Scarves likely OK over masks, but wet masks not effective

If you’re wearing a mask and a scarf at the same time, Furness said it should be fine to let your scarf cover the mask. But he stopped short of saying a scarf could stand in for a mask, even if worn correctly.

“There are scarves you can see through and there are scarves that are heavy knit,” he said. “The answer … will depend entirely on how the scarf is made.”

There’s still a lot scientists don’t know about how homemade masks will perform in winter, Furness said. 

Some research suggests a wet mask may be less effective, Golemi-Kotra said, so condensation from your breath outdoors could be an issue. Outside, physical distancing should lower your risk even without a mask’s protection, she said, but being mindful of a wet mask is something to keep in mind if you’re at a crowded bus stop, for example. Make sure you stay two metres apart from others.

Until the data on masks in winter comes in, Furness seconded the advice for extra caution.

“I think, ultimately, what the second wave is going to look like is going to be very much dependent on how effective masks are as temperatures drop,” he said.

“I think until we have more data, I would like to urge everyone to be just really cautious, you know, to take that extra couple of feet, step back when you’re hanging around outdoors — to not assume that what was safe in the summer is safe in the winter.”



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8 Fun Science Experiments You Can Easily do at Home


Citizen Science Salon is a partnership between Discover and SciStarter.org.


Around the world, millions of kids are headed back to school in a totally different way. Classes are online. Teachers talk to students in virtual classrooms. And parents are often left looking for new, hands-on science learning opportunities.

We’ve got your back. Here are eight fun and easy science experiments that you can do at home with kids of all ages. What’s more, each of these science projects ties into real-life research efforts through citizen science, where volunteers help experts collect and analyze data. 

Make Wild Sourdough

A recently-fed sourdough starter bubbles with activity from natural yeast. (Credit: Wild Sourdough Project)

It seems like the whole world is baking homemade sourdough bread right now. Sourdough took on broad appeal when the baker’s yeast disappeared from store shelves. Unlike other baking projects, sourdough doesn’t need store bought yeast. Instead, it’s made with sourdough starter.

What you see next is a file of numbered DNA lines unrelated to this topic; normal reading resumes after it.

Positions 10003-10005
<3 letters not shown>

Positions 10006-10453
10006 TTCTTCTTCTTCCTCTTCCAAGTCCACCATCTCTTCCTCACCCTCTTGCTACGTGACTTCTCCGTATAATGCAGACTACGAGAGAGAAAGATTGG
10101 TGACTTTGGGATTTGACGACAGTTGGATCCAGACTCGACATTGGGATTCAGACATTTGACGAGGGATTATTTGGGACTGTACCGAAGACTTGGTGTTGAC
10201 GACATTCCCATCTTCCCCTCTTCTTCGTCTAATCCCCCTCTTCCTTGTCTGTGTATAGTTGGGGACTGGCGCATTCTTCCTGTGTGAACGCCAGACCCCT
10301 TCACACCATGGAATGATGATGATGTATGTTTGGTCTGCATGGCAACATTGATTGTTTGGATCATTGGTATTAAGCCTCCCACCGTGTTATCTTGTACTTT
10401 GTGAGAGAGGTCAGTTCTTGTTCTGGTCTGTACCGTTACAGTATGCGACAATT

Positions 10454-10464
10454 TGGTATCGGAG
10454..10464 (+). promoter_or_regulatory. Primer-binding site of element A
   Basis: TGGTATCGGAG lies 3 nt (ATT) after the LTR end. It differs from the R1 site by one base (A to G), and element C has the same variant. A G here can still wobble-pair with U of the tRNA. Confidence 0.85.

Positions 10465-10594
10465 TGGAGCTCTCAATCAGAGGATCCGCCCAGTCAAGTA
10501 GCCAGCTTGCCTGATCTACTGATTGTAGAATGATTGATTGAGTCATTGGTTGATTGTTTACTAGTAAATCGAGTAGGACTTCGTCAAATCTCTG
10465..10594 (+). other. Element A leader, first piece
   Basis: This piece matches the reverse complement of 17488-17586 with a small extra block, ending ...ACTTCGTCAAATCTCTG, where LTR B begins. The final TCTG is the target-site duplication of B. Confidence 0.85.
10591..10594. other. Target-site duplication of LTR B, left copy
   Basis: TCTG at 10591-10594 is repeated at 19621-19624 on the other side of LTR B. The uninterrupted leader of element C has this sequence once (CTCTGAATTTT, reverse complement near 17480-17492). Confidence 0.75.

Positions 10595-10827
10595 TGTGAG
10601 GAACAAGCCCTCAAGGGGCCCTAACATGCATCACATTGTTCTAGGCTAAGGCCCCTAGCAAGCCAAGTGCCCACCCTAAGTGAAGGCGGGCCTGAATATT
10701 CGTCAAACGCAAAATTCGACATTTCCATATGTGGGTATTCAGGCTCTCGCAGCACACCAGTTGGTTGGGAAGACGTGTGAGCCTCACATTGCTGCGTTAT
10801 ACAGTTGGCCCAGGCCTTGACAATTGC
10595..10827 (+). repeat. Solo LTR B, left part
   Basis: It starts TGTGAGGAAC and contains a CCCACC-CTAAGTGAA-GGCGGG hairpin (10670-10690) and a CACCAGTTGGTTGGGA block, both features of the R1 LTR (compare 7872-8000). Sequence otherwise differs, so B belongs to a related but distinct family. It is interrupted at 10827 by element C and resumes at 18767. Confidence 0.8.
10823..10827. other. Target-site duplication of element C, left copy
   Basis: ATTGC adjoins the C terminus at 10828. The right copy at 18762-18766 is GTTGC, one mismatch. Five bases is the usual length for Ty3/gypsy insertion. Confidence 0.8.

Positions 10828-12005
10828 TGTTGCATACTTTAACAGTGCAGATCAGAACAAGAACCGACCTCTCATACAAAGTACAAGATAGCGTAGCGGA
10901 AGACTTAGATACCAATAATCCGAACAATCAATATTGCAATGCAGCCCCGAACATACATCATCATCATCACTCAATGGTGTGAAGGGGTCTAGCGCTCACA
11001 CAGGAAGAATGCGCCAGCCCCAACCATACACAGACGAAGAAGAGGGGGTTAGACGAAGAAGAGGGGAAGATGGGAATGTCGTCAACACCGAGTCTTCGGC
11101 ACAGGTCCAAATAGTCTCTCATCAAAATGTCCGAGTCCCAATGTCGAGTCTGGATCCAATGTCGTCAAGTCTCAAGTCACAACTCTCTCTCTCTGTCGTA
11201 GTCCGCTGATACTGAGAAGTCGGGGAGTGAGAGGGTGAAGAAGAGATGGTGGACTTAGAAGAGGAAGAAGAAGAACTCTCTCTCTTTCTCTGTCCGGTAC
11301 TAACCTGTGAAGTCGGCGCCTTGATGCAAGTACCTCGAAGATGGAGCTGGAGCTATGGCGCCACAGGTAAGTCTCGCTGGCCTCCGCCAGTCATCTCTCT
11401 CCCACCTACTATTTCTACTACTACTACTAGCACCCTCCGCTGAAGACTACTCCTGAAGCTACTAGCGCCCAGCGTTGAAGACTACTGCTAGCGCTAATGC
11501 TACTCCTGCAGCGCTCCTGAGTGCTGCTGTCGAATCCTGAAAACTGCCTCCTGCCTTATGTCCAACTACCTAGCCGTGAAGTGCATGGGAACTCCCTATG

If you have flour, you can easily experiment with making your own sourdough starter. Wild sourdough starters tap into the abundant yeast in our homes and puts them to work making delicious bread. When it comes to science experiments you can do at home, few could be more delicious and rewarding than this one. You’ll also be helping scientists out along the way.

The Wild Sourdough Project is a global science experiment that hopes to discover how sourdough starter communities form over time. The team behind the effort is hoping to unravel how factors like geography and different kinds of flour affect the yeast communities. Best of all, the effort has a step-by-step guide that lets you learn how to make your own sourdough starter. 


Take Part: Make Your Own Sourdough for Science


Create a Cloud in a Jar 

cloud materials-640x350

All the science experiment materials you’ll need to make a cloud in a jar. (Credit: NASA/JPL)

Clouds are an important and often overlooked driver of Earth’s temperature. They trap sunlight in, but they also reflect it back into space. That role has climate scientists rushing to study our planet’s clouds, and how they’re changing. NASA’s GLOBE Observer: Clouds project taps citizen scientists to provide pictures of the sky, plus observations of cloud cover, type, sky conditions and visibility. That data helps info real science research and verify what satellites are seeing from space.

You can get involved with your kids and enrich the experience by adding lessons about clouds. For example, NASA has added a number of fun and easy ways to learn about climate science and clouds, including science experiments. One of the best related projects is to make a cloud in a jar. This simple science experiment is a powerful way to demonstrate how clouds work. You only need water, ice, a jar, and a few minutes of time.